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The interior cabin space takes advantage of its box-like design and high ceiling giving the driver and passengers an excellent sense of roominess. Space also makes its way available in the rear seating area as well with a decent amount of legroom for added comfort. Unlike other vehicles in its class, the rear seats can also be folded down completely flat for significantly added cargo space. There’s not much quality to expect though. Despite the leather appointed leather seats available in our SL Platinum model, its material feels relatively cheap, and sits fairly flat without too much support. It’s not necessarily a bad in our books, and the seats were still comfortable over the long haul, but the lack of quality does reveal some of its weak points made necessarily to cut costs.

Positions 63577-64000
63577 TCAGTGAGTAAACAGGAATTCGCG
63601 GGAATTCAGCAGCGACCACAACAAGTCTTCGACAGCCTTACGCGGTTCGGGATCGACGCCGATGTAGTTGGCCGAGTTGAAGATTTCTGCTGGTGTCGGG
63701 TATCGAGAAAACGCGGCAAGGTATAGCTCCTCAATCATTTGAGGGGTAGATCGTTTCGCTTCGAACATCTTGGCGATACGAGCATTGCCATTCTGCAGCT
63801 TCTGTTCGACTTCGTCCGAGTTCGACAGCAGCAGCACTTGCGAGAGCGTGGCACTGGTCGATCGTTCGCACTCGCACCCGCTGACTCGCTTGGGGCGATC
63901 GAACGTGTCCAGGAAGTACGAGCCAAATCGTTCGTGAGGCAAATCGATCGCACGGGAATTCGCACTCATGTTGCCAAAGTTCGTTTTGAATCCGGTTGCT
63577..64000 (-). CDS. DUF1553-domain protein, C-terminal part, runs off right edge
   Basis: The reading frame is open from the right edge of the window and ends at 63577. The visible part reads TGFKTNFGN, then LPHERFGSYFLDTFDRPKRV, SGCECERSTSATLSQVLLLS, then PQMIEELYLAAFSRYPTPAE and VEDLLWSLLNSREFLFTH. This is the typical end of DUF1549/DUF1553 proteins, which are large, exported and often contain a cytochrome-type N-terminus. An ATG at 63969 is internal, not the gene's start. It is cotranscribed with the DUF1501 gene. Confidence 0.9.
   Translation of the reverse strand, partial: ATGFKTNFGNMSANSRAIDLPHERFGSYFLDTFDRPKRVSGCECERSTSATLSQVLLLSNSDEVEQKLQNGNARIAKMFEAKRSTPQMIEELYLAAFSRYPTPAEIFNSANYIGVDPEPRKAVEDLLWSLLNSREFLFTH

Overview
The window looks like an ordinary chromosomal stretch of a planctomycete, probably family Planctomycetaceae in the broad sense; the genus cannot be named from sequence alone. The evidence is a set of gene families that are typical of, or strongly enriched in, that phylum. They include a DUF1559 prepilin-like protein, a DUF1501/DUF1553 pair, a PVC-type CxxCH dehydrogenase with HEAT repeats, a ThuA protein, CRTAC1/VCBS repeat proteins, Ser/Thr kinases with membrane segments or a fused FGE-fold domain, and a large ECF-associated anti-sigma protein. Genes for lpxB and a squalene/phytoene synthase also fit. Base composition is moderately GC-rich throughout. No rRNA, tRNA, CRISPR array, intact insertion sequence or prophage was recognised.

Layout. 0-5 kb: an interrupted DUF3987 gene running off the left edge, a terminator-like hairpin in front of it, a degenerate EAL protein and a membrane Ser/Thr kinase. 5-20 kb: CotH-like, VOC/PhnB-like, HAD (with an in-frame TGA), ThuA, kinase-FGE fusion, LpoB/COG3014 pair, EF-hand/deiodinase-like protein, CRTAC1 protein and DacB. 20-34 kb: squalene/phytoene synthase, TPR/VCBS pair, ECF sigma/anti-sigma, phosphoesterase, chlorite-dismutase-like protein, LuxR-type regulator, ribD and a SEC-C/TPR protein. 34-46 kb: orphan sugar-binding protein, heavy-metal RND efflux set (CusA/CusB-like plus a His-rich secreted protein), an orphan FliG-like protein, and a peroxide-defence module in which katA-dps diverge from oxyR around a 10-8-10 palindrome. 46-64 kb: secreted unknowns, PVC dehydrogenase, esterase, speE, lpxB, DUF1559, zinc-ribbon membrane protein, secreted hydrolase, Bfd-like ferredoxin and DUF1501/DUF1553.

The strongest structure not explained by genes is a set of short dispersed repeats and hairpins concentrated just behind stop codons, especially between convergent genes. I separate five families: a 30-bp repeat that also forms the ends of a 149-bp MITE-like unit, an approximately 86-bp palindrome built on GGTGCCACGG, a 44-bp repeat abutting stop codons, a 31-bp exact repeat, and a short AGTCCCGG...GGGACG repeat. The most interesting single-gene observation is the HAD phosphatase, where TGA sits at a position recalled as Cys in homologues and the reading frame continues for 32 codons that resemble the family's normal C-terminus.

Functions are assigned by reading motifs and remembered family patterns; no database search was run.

Features, Features, Features

Fortunately, there’s more than just size and good looks to the Nissan Rogue. Available as an added option is the NissanConnect with Navigation working in tandem with your smartphone. That means, your music, social media and other smart phone apps can be accessed via its 7″ infotainment screen. There’s also the usual Bluetooth hands-free calling and streaming audio available. Another feature I enjoyed was the voice-activated turn-by-turn navigation is also conveniently displayed in the center of the driver cluster allowing you to focus more on the road driving rather than switching visual attention to the infotainment screen.